Talk to your doctor about what to do if you get symptoms of a yeast infection of the vagina or penis. Your doctor may suggest you use an over-the-counter antifungal medicine. Talk to your doctor right away if you use an over-the-counter antifungal medication and your symptoms do not go away.
WHO SHOULD NOT TAKE INVOKANA™?
Do not take INVOKANA™ if you:
WHAT SHOULD I TELL MY DOCTOR BEFORE TAKING INVOKANA™?
Before you take INVOKANA™, tell your doctor if you:
Tell your doctor about all the medicines you take, including prescription and non-prescription medicines, vitamins, and herbal supplements.
INVOKANA™ may affect the way other medicines work, and other medicines may affect how INVOKANA™ works. Especially tell your doctor if you take:
Ask your doctor or pharmacist for a list of these medicines if you are not sure if your medicine is listed above.
Know the medicines you take. Keep a list of them and show it to your doctor and pharmacist when you get a new medicine.
HOW SHOULD I TAKE INVOKANA™?
WHAT ARE THE POSSIBLE SIDE EFFECTS OF INVOKANA™?
INVOKANA™ may cause serious side effects, including:
See "What is the most important information I should know about INVOKANA™?"
Signs and symptoms of low blood sugar may include:
The most common side effects of INVOKANA™ include:
Tell your doctor if you have any side effect that bothers you or that does not go away. These are not all the possible side effects of INVOKANA™. For more information, ask your doctor or pharmacist.
Call your doctor for medical advice about side effects. You may report side effects to FDA at 1-800-FDA-1088.
You may also report side effects to Janssen Scientific Affairs, LLC at 1-800-526-7736.
About Janssen Research & Development, LLC
At Janssen, we are dedicated to addressing and solving some of the most important unmet medical needs of our time in oncology, immunology, neuroscience, infectious diseases and vaccines, and cardiovascular and metabolic diseases. Driven by our commitment to patients, we develop innovative products, services and healthcare solutions to help people throughout the world. Janssen Research & Development, LLC and Janssen Pharmaceuticals, Inc. are part of the Janssen Pharmaceutical Companies of Johnson & Johnson. Please visit http://www.janssenrnd.com for more information.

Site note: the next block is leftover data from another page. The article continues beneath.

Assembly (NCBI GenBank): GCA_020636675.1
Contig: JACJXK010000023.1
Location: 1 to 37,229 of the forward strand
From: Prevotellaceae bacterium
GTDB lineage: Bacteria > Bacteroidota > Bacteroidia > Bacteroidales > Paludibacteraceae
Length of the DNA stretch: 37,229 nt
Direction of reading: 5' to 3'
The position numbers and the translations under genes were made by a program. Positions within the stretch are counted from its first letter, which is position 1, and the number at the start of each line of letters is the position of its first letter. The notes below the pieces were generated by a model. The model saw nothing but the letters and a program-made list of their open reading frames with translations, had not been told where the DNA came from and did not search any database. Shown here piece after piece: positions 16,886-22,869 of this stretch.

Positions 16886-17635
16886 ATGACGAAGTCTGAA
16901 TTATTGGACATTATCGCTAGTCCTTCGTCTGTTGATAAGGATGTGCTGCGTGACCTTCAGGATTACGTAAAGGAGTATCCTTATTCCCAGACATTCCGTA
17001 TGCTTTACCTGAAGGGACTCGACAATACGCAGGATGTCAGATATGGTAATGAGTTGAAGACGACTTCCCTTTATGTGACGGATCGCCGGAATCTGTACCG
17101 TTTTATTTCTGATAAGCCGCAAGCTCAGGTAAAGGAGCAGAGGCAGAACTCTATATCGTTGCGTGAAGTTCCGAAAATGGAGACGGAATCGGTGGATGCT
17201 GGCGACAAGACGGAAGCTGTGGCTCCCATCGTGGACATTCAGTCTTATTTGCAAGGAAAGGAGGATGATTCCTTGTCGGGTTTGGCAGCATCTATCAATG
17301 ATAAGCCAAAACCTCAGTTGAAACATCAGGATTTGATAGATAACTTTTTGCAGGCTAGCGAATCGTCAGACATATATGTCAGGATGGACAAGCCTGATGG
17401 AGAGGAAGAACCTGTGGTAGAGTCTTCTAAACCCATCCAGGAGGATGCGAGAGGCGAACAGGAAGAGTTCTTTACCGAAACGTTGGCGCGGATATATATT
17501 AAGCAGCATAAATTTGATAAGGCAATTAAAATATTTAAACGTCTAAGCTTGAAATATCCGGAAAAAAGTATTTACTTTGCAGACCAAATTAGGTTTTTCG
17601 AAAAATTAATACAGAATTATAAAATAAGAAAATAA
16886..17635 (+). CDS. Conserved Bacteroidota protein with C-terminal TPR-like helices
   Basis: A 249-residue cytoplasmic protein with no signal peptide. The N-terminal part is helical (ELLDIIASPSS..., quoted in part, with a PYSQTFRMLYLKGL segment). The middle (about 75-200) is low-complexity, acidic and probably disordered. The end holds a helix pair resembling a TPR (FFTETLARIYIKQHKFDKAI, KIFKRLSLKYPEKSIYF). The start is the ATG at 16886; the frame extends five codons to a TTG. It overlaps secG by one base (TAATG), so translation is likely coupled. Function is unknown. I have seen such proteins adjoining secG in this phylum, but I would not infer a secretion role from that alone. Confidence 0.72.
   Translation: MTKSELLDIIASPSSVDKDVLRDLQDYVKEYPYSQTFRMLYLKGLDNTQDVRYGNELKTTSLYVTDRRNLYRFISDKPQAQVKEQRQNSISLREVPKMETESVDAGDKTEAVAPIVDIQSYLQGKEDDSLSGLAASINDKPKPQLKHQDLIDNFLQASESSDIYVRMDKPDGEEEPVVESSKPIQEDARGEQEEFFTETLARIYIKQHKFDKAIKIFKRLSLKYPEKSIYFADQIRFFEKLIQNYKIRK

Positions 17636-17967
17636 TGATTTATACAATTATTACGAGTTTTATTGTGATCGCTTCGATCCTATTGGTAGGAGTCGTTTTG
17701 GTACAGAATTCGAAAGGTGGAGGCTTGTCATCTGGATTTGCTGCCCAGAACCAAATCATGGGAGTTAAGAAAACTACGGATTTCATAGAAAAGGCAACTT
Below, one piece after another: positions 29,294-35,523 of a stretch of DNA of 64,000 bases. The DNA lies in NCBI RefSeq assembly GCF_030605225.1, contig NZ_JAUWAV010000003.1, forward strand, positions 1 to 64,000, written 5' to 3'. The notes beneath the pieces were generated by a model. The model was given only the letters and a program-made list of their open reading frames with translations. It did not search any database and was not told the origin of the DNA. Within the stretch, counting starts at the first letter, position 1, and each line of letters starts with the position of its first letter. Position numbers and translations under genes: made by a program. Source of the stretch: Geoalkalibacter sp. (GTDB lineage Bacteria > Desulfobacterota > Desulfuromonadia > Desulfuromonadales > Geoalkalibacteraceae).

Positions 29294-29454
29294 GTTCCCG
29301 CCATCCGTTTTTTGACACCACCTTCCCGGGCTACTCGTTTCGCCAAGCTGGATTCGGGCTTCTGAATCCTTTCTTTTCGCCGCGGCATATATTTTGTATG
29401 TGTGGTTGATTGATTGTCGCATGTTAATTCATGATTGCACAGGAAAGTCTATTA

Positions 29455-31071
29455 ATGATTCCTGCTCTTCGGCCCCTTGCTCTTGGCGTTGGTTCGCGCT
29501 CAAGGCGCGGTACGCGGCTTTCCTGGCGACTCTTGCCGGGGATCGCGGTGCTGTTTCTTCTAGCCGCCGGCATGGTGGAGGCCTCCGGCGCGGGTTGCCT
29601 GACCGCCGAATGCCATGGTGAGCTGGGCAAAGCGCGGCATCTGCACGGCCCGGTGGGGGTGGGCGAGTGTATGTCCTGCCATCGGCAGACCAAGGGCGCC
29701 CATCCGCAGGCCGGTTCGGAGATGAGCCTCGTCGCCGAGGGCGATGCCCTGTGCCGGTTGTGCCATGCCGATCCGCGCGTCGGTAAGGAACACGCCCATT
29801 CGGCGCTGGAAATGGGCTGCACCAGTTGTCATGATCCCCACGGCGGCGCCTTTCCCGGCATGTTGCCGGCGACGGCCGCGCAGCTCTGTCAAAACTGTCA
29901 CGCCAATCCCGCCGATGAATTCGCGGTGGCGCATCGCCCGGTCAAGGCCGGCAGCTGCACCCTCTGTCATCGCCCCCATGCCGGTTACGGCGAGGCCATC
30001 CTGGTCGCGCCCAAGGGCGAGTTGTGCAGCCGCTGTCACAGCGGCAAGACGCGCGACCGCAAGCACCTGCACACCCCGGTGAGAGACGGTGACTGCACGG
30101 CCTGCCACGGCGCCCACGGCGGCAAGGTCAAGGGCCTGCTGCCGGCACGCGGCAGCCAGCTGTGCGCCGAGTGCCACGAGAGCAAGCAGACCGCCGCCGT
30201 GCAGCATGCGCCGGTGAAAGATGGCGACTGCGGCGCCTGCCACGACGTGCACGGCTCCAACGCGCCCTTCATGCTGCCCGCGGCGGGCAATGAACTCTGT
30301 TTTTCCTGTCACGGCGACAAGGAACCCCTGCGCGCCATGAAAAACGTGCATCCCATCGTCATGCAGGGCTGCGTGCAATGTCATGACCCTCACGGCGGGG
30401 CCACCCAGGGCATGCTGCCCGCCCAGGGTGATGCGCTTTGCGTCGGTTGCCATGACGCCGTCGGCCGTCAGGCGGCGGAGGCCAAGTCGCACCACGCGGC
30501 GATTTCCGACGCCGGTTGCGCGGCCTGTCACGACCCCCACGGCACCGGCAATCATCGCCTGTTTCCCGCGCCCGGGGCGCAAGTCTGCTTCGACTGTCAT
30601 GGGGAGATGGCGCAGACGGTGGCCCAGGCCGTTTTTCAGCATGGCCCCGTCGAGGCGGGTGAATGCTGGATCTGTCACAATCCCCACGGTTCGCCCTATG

1 Schernthaner G, Gross JL, Rosenstock J, Guarisco M, Fu M, Yee J, Kawaguchi M, Canovatchel W, Meininger G. Canagliflozin Compared With Sitagliptin for Patients With Type 2 Diabetes Who Do Not Have Adequate Glycemic Control With Metformin Plus Sulfonylurea: A 52-week randomized trial. Diabetes Care. 2013 Apr 5. [Epub ahead of print]
2 Yale JF, Bakris G, Cariou B, Yue D, David-Neto E, Xi L, Figueroa K, Wajs E, Usiskin K, Meininger G. Efficacy and safety of canagliflozin in subjects with type 2 diabetes and chronic kidney disease. Diabetes Obes Metab. 2013 May;15(5):463-73.
3 Stenlöf K, Cefalu WT, Kim KA, Alba M, Usiskin K, Tong C, Canovatchel W, Meininger G.Efficacy and safety of canagliflozin monotherapy in subjects with type 2 diabetes mellitus inadequately controlled with diet and exercise. Diabetes Obes Metab. 2013 Apr;15(4):372-82.
4 International Diabetes Federation, Diabetes Atlas 5th Edition 2012 Update, New estimates for 2012 of diabetes prevalence, mortality, and healthcare expenditures. Available at: http://www.idf.org/sites/default/files/IDF%20Diabetes%20Atlas%205th%20Edition%202012%20Update_1.ppt. Accessed April 4, 2013.
5 Centers for Disease Control and Prevention. National diabetes fact sheet: national estimates and general information on diabetes and prediabetes in the United States, 2011. Atlanta, GA: U.S. Department of Health and Human Services, Centers for Disease Control and Prevention, 2011.
6 World Health Organization. Media Centre. Diabetes. Fact sheet 312, March 2013. Available at: http://www.who.int/mediacentre/factsheets/fs312/en/index.html. Accessed May 31, 2013.
7 Defronzo RA. Pathogenesis of type 2 diabetes mellitus. Med Clin N Am 2004; 88(4):787-835.
8 Gerich JE. Role of the kidney in normal glucose homeostasis and in hyperglycaemia of diabetes mellitus: therapeutic implications. Diabet Med. 2010; 27(2):136-42.
9 Definition, diagnosis and classification of diabetes mellitus and its complications. Part 1: Diagnosis and classification of diabetes mellitus. Geneva, World Health Organization, 1999 (WHO/NCD/NCS/99.2).
10 World Health Organization, Media Centre, Obesity and overweight, Fact sheet Number 311. Available at: http://www.who.int/mediacentre/factsheets/fs311/en/. Accessed April 1, 2013.
11 International Obesity Taskforce, Obesity & Research, Obesity the Global Epidemic. Available at: http://www.iaso.org/iotf/obesity/obesitytheglobalepidemic/. Accessed April 1, 2013.
12 Bailey CJ. Renal glucose reabsorption inhibitors to treat diabetes. Trends Pharmacol Sci. 2011;32(2):63-71.
13 Casagrande SS, Fradkin JE, Saydah SH, Rust KF, Cowie CC. The prevalence of meeting A1C, blood pressure, and LDL goals among people with diabetes, 1988-2010. Diabetes Care. 2013 Feb 15. Epub ahead of print.
14 World Health Organization, Media Centre, Diabetes, Fact sheet Number 312. Available at: http://www.who.int/mediacentre/factsheets/fs312/en/. Accessed April 1, 2013.
15 Centers for Disease Control and Prevention. National diabetes fact sheet: national estimates and general information on diabetes and prediabetes in the United States, 2011. Atlanta, GA: U.S. Department of Health and Human Services, Centers for Disease Control and Prevention, 2011.